The Taliban named a caretaker government on Tuesday dominated by its own overwhelmingly ethnic Pashtun leaders, setting aside its own promises to form an inclusive administration that drew from members of the country’s disparate groups.
Mullah Hassan Akhund, who served prominently in the Taliban’s late 1990s government, was named head of the caretaker cabinet, with Mullah Abdul Ghani Baradar, a co-founder of the Taliban and the chief negotiator with the United States, serving as his deputy.
Abdul Salam Hanafi, an ethnic Uzbek, was named as his second deputy. A long-time Taliban member, he is unlikely to satisfy demands for inclusivity and minority representation.
Amir-Khan Motaqi, will serve as foreign minister of a government that desperately seeks international recognition as well as domestic legitimacy. Sarajuddin Haqqani, acting interior minister, is head of the militant group known as the Haqqani network and is wanted by the FBI on terrorism charges.
Hovering above it the government will be Haibatullah Akhundzada, the Taliban’s spiritual leader with the title of leader of the faithful. The 60-year-old senior cleric who once oversaw the Taliban’s shariah court system, will serve as Afghanistan’s supreme leader, providing direction to the governing team.
On Tuesday evening Mr Akhundzada made his first public statement since the Taliban took control of the country. In a written statement he said the government would start functioning “at the earliest” opportunity. He also said that the Taliban was committed to international laws, treaties and commitments “not conflicting with Islamic law”. The leader, who rarely if ever makes public appearances, said that all matters of governance and life in Afghanistan will be regulated by sharia.
There were apparently no members of the country’s Tajik, Hazara or other minorities in the caretaker government. There were no women named as ministers or deputy ministers.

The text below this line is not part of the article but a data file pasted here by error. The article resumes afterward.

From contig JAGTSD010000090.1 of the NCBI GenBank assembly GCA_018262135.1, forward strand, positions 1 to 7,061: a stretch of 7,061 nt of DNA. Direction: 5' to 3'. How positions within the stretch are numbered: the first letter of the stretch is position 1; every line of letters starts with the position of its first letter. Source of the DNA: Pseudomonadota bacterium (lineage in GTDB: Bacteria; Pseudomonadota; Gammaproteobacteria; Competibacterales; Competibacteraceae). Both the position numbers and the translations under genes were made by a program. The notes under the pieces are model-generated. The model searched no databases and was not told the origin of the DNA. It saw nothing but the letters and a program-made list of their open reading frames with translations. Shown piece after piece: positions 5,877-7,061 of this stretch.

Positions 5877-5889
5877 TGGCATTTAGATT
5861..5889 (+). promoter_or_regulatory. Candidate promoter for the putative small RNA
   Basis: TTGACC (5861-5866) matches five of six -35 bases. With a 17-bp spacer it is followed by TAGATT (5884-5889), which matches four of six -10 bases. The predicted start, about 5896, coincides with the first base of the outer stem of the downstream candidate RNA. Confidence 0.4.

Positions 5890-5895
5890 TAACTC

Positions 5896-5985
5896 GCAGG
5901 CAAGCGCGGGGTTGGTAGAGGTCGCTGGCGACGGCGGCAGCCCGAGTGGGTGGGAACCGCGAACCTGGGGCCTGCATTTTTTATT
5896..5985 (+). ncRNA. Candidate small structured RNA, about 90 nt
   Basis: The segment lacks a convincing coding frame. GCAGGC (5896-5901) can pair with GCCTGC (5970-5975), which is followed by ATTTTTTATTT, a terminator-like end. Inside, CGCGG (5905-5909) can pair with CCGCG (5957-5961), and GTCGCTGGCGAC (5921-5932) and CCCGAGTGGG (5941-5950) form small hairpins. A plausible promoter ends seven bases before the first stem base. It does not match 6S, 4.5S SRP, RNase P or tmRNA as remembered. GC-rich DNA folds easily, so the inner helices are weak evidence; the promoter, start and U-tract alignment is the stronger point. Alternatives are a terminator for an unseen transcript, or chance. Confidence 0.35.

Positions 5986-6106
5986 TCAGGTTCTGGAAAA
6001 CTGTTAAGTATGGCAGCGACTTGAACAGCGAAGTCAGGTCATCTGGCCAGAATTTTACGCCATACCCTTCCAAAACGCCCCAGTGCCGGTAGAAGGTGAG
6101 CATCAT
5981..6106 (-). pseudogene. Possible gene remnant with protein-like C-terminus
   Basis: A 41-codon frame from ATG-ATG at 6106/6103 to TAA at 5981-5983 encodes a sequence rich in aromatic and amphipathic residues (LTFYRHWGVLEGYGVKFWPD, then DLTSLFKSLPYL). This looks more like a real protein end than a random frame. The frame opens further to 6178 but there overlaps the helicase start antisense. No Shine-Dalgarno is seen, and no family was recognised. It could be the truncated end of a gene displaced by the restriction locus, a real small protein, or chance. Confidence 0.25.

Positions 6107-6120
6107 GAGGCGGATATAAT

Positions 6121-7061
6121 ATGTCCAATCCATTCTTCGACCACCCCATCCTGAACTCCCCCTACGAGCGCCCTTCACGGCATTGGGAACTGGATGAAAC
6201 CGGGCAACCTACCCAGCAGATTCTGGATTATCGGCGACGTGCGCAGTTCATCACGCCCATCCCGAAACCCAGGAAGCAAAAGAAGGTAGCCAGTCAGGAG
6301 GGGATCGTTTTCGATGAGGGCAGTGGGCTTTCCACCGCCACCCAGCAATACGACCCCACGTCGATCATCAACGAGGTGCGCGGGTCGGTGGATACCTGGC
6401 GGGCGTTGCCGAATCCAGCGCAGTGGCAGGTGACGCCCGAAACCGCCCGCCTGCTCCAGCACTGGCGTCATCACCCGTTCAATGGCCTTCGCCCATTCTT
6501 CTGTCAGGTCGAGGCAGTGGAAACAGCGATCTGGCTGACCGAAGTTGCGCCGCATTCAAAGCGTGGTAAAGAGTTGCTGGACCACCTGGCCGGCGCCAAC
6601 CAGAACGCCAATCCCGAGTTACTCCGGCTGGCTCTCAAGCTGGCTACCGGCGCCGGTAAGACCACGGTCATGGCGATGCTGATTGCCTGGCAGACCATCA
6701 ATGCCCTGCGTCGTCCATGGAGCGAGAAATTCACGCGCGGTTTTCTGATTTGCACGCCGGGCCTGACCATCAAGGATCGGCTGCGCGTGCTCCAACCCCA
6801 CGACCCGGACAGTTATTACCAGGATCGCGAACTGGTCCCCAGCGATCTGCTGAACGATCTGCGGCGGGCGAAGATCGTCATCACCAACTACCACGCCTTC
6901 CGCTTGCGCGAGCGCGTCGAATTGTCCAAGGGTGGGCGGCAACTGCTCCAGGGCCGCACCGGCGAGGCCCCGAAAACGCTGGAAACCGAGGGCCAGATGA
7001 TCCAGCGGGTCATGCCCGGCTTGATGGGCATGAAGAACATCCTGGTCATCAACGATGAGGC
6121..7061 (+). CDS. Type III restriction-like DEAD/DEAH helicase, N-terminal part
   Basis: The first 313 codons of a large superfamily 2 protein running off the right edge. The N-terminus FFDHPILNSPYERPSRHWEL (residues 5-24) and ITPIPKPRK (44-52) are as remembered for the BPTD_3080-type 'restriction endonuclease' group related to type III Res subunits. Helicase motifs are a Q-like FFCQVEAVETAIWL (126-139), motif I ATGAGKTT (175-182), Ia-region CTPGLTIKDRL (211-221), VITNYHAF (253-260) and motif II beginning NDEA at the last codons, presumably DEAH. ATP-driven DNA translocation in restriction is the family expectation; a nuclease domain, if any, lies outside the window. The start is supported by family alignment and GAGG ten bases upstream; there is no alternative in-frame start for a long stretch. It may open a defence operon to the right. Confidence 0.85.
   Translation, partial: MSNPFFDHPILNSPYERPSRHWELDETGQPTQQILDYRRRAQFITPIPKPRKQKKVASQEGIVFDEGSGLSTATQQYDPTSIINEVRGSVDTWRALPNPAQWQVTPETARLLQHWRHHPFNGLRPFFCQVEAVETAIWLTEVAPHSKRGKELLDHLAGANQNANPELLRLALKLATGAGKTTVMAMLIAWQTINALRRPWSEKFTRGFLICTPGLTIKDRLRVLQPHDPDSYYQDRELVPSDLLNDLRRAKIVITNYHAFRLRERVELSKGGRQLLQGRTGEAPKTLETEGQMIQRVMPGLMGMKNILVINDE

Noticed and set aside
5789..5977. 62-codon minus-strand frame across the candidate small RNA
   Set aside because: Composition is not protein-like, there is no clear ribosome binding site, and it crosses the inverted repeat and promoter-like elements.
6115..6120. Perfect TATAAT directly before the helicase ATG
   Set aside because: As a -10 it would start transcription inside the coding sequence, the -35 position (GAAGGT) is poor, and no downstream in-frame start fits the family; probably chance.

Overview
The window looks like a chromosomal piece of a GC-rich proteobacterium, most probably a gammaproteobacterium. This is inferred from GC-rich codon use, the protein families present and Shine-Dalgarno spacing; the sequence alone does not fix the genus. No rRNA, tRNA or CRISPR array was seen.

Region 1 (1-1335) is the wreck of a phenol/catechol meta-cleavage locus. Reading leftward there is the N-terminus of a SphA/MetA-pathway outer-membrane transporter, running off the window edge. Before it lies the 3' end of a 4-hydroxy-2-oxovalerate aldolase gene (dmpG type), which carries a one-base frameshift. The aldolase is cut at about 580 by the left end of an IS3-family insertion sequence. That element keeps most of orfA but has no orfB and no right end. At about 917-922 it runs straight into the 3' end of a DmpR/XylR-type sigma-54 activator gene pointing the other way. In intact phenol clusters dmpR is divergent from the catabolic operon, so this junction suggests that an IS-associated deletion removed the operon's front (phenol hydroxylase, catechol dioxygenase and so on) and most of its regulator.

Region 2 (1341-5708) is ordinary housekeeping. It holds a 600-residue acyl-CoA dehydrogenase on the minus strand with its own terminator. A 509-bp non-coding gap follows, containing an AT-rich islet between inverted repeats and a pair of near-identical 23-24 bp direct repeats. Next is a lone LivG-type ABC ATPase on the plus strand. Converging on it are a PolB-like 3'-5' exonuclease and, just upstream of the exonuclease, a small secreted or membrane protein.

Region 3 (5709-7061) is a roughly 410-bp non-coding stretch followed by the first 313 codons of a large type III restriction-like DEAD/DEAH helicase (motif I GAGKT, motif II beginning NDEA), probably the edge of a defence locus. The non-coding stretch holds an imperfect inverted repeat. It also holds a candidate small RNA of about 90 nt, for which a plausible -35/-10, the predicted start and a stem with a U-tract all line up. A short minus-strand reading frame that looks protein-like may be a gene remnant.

Zabiullah Mujahid, the Taliban’s spokesman, said during a 30-minute press conference in Kabul, that the cabinet was temporary, formed hastily to manage the country’s affairs during an acute crisis that followed their mid-August military victory over the Afghanistan government propped up by the US for 20 years.
“Some of the ministers have not been announced and we are dealing with this,” he said, as he was peppered by reporters with questions about the lack of diversity in the cabinet. “Some of the ministries are still remaining. We will definitely find qualified and professional people. This cabinet will only handle the current situation.”
But Mr Mujahid announced not just ministers but also deputy ministers for even lesser ministries that included agriculture, electricity and migration, and it was unclear what other posts could be filled.
“This cabinet has been formed after deep, deep consultations with elders,” he said.
The cabinet announcement on Tuesday followed the departure of international troops at the end of August.
The Taliban previously ruled the country between 1996 and 2001. That period was characterised by violent repression of women, disregard for political rights and a campaign of ethnic cleansing against the country’s Shia minority.
Taliban leaders insist they have changed their ways since then. But video posted to social media showed the extremist group’s enforcers pummeling peaceful protesters on Tuesday while firing weapons into the air to scare them off. Journalists complained to Mr Mujahid that Taliban gunmen had smashed their equipment while they were trying to cover the unrest.
Mr Mujahid defended the Taliban against accusations that it had suppressed protests. He noted that fighters policing the city streets lack experience dealing with protests, and urged people not to demonstrate and journalists not to cover political unrest. “In this period of time, we can’t allow demonstrations,” he said.
On Monday, the Taliban claimed victory in the Panjshir valley, the last province holding out against it. Pictures on social media showed Taliban members standing in front of the Panjshir governor’s compound after days of fighting with the National Resistance Front of Afghanistan, commanded by Ahmad Massoud. Mr Massoud denied that his force, consisting of remnants of the Afghan army as well as local militia fighters, was beaten, and tweeted that “our resistance will continue”.
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